Testing

ATPE’s position on standardized testing

The issue

Controversy surrounding the use of standardized tests is centered on the need to hold Texas public schools accountable to the taxpayers who fund them. The state’s method for doing so is to rate schools based on several factors, but largely on student standardized test scores. Schools rated poorly can face stiff sanctions from the state, including the loss of funding, re-staffing and even closure. Student test performance is increasingly being used as a component in educator evaluation and compensation, putting an even greater emphasis on the tests.

With so much at stake, the focus on testing has led the Texas accountability and assessment system to become what former education commissioner Robert Scott once called a “perversion” of its original intent. Many people believe the enormous pressure put on teachers and students to perform well on the tests forces many schools to “teach to the test,” a practice of teaching students how to take tests rather than truly learning the subject matter. Excessive paperwork and practice testing eat up even more valuable classroom time and further erode the learning experience. Various changes in testing structure and standards have required huge state expenditures to companies that develop the tests. And this is just the tip of the iceberg.

Backlash against state and federal testing requirements led to the passage of House Bill 5 in 2013. Among other things, the bill reduced the number of tests in the post-secondary grades from 15 required tests to five required and two optional tests. House Bill 5 had very limited effect on testing in grades 3-8 because of federal mandates in those grades. Federal law only requires one exit-level test after grade 8.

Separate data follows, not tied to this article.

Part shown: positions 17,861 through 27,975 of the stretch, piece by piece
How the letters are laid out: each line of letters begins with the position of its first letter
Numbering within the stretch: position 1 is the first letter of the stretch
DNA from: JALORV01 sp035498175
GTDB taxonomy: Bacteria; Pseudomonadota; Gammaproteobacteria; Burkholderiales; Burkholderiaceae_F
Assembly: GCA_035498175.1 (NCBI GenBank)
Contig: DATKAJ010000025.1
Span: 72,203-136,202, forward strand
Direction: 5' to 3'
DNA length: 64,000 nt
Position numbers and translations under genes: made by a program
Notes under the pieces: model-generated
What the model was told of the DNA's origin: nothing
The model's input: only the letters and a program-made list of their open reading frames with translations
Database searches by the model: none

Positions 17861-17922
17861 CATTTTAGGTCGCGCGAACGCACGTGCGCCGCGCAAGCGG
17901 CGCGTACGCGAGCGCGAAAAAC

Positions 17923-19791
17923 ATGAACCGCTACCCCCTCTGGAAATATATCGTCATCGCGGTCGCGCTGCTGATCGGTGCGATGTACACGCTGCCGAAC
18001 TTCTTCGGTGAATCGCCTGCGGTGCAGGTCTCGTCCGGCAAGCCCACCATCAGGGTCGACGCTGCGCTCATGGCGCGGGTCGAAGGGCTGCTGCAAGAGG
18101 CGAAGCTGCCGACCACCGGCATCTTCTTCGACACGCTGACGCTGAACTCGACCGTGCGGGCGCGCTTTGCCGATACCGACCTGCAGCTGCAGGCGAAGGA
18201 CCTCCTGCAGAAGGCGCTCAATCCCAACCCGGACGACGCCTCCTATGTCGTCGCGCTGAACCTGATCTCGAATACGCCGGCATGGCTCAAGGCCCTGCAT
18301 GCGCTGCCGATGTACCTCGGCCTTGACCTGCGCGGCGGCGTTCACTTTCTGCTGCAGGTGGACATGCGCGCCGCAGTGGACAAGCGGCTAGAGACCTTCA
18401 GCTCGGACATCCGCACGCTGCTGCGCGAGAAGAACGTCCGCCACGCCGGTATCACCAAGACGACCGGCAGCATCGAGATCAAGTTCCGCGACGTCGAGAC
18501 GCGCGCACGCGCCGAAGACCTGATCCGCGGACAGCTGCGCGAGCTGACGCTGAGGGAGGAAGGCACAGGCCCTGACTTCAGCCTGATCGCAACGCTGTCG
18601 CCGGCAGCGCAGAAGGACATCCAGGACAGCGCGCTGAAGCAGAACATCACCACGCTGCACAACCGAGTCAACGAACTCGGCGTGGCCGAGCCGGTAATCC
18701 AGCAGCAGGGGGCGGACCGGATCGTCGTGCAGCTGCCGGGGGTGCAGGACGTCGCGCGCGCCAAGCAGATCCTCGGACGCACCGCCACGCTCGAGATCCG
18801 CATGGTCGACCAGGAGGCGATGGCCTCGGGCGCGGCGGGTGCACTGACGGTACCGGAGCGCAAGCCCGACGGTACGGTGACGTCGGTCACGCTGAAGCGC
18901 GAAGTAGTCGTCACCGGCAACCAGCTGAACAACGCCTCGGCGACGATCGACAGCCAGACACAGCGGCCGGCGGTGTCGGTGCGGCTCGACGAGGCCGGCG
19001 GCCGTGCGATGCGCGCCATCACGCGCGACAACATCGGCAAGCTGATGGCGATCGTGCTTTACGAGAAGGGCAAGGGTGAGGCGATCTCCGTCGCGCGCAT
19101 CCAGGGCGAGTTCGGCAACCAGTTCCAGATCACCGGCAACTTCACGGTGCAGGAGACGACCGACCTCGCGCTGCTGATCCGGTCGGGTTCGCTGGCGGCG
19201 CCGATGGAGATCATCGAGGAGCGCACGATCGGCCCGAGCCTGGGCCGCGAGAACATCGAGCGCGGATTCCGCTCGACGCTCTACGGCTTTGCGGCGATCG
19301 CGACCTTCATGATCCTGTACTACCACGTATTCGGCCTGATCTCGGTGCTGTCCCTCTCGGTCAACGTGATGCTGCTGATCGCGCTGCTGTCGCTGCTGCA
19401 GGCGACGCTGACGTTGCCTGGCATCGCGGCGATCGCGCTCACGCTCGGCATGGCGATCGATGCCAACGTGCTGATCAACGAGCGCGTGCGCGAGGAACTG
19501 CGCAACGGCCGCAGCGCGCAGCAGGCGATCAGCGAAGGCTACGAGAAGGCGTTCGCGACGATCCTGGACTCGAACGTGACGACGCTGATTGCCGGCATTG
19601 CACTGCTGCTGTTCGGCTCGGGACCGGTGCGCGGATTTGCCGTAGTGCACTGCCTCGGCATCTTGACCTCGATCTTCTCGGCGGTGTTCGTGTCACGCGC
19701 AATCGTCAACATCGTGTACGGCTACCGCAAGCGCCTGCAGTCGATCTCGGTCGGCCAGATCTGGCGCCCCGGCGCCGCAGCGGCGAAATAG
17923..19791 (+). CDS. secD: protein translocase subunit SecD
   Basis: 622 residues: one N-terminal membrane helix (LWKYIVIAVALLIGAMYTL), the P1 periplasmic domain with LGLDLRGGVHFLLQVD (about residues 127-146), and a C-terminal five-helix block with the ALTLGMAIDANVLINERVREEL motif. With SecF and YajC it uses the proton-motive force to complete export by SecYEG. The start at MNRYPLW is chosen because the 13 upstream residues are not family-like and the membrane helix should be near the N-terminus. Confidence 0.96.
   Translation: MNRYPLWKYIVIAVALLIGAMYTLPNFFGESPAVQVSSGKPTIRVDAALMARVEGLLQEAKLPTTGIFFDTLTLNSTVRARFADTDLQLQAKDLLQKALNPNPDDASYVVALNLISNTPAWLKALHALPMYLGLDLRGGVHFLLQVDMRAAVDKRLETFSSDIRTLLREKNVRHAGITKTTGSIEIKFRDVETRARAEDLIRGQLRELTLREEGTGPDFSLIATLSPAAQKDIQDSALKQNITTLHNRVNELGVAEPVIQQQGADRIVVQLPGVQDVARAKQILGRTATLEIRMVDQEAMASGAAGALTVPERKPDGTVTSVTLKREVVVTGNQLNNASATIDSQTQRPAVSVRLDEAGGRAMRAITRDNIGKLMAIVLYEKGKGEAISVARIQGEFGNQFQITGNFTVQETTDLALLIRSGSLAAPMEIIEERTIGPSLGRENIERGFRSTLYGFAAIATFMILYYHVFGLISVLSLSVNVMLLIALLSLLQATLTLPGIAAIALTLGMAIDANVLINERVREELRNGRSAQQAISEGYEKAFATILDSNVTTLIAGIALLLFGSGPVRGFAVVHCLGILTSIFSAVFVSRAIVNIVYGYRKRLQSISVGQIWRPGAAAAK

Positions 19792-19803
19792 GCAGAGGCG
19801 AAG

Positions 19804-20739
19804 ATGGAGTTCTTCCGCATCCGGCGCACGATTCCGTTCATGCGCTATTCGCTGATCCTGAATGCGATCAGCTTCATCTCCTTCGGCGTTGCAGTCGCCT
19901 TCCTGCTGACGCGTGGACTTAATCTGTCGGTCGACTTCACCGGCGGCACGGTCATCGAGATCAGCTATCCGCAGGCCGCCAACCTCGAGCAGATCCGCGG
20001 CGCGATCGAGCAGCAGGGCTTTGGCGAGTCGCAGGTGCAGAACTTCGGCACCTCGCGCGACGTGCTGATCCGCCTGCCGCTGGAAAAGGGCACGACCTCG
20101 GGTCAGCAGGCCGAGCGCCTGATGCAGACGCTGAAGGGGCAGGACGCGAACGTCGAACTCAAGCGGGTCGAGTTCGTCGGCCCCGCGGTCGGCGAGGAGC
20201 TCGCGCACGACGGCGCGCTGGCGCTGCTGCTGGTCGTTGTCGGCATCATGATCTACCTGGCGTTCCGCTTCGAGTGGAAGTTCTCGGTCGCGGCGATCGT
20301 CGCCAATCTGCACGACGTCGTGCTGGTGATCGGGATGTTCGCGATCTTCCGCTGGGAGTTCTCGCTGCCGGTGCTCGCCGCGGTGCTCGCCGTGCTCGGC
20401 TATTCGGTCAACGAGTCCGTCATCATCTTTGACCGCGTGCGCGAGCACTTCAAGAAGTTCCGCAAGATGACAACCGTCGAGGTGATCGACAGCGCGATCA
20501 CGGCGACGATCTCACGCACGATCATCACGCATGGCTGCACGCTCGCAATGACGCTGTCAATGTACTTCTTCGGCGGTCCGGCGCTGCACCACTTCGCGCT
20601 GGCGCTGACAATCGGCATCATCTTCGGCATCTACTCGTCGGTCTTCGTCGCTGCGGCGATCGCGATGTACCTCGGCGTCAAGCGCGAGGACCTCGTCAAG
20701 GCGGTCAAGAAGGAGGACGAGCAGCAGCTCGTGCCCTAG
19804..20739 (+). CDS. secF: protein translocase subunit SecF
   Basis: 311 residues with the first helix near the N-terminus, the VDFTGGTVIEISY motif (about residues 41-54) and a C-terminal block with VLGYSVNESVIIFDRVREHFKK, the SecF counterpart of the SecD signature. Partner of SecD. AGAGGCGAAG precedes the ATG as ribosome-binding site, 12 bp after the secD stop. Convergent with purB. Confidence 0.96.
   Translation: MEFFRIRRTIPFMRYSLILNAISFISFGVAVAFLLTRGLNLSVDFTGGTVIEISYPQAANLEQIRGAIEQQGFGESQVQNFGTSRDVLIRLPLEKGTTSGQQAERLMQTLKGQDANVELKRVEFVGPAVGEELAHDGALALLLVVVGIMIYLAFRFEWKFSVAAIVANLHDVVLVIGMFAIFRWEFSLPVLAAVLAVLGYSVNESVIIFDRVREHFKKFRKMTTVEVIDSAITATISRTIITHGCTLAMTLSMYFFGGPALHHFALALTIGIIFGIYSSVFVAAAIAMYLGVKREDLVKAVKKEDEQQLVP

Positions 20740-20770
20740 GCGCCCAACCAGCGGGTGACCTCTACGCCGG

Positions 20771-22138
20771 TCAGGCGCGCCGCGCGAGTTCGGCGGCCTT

ATPE’s position on testing

The ATPE Legislative Program calls for a testing and accountability system to be developed with educator input that maximizes student learning and helps educators meet the individual needs of students. ATPE opposes the use of high-stakes tests as the sole measure of student achievement. View additional testing-related recommendations in the ATPE Legislative Program.
 


Questions? Send us a message or call the ATPE state office at (800) 777-2873.

This is legislative advertising contracted for by Gary G. Godsey, Executive Director, Association of Texas Professional Educators, 305 E. Huntland Dr., Suite 300, Austin, TX 78752-3792, representing ATPE.